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Can Stephen Fry deliver open source to the UK?Matthew Aslett, February 12, 2008 @ 6:36 am ET
Having been prompted by Computerworld to return to thoughts of open source adoption in the UK, I have been pondering why open source has not been more widely adopted in the UK and what can be done about it. While re-reading a Guardian article from September last year (“all of which makes it scandalous that the open source movement has not taken off in the UK as it has in other countries”) I stumbled on this article by Stephen Fry discussing the new Asus EEE PC.
For those not familiar with Stephen Fry he is an actor, writer, director, presenter, comedian, humourist, and quite probably the greatest living Englishman (despite what he himself may say). In his latest column he also proves himself to have an in-depth understanding of the machinations of the free/open source movement, as well as enthusiasm for the future of Linux on consumer devices.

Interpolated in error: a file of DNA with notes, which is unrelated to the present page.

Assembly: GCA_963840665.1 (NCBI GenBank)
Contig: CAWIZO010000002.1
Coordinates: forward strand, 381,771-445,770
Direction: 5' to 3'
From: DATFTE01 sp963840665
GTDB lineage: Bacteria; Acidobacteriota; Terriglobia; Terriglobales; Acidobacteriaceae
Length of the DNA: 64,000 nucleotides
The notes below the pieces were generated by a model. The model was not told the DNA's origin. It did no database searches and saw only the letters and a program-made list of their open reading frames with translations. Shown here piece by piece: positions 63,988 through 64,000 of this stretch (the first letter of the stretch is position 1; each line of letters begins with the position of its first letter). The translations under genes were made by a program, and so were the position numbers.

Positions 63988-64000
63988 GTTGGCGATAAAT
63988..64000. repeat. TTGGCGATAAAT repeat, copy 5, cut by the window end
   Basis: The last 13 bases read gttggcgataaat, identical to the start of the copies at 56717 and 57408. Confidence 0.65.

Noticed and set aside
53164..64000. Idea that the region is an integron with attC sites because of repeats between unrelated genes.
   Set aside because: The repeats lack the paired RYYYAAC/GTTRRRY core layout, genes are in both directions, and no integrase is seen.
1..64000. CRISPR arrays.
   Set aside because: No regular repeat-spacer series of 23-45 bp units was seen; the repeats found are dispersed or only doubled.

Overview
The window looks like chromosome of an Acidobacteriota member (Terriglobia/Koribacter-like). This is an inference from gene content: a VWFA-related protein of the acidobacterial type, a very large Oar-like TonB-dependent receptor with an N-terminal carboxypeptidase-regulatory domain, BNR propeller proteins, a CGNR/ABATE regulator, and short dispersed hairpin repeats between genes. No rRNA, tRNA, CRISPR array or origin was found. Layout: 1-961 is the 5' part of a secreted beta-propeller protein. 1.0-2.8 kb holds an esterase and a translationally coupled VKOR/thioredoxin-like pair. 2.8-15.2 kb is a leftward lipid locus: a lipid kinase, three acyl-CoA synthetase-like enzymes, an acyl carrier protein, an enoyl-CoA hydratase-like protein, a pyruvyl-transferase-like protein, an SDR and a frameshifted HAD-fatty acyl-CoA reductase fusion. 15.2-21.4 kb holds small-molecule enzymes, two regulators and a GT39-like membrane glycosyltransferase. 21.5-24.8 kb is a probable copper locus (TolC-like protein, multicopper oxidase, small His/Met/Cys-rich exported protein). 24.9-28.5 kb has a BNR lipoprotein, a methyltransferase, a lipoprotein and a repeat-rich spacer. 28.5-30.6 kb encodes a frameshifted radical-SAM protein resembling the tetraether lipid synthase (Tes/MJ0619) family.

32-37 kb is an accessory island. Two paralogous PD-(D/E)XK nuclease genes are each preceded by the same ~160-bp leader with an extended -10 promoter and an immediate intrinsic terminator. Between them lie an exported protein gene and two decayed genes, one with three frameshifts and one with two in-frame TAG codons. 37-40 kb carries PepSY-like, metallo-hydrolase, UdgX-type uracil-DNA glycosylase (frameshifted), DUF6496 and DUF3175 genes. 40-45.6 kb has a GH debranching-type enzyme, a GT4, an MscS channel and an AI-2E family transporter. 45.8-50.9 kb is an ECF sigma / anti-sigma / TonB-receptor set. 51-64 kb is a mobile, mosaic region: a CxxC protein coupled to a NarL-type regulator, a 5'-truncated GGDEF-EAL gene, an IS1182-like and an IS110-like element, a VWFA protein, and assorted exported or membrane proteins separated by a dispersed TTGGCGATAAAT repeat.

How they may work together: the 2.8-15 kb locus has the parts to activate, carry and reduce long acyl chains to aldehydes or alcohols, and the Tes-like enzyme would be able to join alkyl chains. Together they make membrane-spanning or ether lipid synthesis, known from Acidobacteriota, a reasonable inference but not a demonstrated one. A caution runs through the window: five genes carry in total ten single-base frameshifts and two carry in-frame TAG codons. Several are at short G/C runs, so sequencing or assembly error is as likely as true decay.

“Open Source applications make their code available to everyone. Disagreements and rabid balkanisation within the Open Source community aside, for our purposes the term might as well refer to free software whose licence allows you to share the source code, alter it, use it, do with it what you will,” he writes.
“The two great pillars of Open Source are the GNU project and Linux. I shan’t burden you with too much detail, I’ll just make the outrageous claim that your computer will be running some descendant of those two within the next five years and that your life will be better and happier as a result.”
Does his promotion of open source herald a bright new future for open source adoption in the UK? Probably not, although his comments are probably more likely to make an impact on the Guardian-reading corner of the UK than those of Richard Stallman or Linus Torvalds. The UK has too few open source advocates. It’s great to see someone as erudite, respected, and well-connected as Stephen Fry spreading the word.
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